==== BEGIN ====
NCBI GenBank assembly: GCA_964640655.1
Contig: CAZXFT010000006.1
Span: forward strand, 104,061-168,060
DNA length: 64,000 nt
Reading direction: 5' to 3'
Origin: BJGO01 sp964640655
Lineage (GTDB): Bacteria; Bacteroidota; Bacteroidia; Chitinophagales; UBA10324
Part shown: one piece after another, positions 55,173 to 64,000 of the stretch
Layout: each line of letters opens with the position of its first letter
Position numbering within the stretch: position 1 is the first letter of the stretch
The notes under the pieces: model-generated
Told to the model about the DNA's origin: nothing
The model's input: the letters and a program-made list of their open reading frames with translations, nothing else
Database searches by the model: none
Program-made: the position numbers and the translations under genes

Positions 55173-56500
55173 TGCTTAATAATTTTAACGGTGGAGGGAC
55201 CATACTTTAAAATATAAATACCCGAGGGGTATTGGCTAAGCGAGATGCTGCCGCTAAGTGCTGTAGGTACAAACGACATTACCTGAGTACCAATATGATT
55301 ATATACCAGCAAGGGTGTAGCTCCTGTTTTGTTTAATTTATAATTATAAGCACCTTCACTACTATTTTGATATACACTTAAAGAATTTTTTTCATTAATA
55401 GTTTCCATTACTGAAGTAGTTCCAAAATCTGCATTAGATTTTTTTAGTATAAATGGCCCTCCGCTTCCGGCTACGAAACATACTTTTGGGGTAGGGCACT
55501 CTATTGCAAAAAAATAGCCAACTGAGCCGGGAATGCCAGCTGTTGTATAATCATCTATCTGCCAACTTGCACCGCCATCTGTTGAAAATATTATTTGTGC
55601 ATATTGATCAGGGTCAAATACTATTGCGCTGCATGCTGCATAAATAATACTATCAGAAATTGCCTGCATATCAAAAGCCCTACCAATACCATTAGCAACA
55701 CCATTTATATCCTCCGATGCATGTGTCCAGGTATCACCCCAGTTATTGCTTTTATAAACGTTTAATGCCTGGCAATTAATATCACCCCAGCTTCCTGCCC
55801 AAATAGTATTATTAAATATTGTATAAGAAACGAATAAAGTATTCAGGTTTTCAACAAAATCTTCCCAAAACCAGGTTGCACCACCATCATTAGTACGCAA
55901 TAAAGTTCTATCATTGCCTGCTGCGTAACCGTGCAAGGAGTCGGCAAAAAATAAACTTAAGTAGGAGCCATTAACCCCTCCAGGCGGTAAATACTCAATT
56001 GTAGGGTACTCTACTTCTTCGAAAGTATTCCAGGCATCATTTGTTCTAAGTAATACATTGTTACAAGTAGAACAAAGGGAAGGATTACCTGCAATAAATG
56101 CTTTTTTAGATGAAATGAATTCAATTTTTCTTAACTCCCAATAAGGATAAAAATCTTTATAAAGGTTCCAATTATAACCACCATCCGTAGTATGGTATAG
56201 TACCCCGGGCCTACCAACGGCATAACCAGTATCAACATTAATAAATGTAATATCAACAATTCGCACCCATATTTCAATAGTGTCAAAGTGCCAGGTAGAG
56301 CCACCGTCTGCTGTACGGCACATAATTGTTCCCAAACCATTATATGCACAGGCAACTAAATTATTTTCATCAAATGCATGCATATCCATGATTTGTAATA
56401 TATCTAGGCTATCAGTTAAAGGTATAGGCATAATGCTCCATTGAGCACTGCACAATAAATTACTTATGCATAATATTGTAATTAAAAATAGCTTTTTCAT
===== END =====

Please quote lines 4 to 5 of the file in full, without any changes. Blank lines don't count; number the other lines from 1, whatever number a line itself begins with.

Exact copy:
DNA length: 64,000 nt
Reading direction: 5' to 3'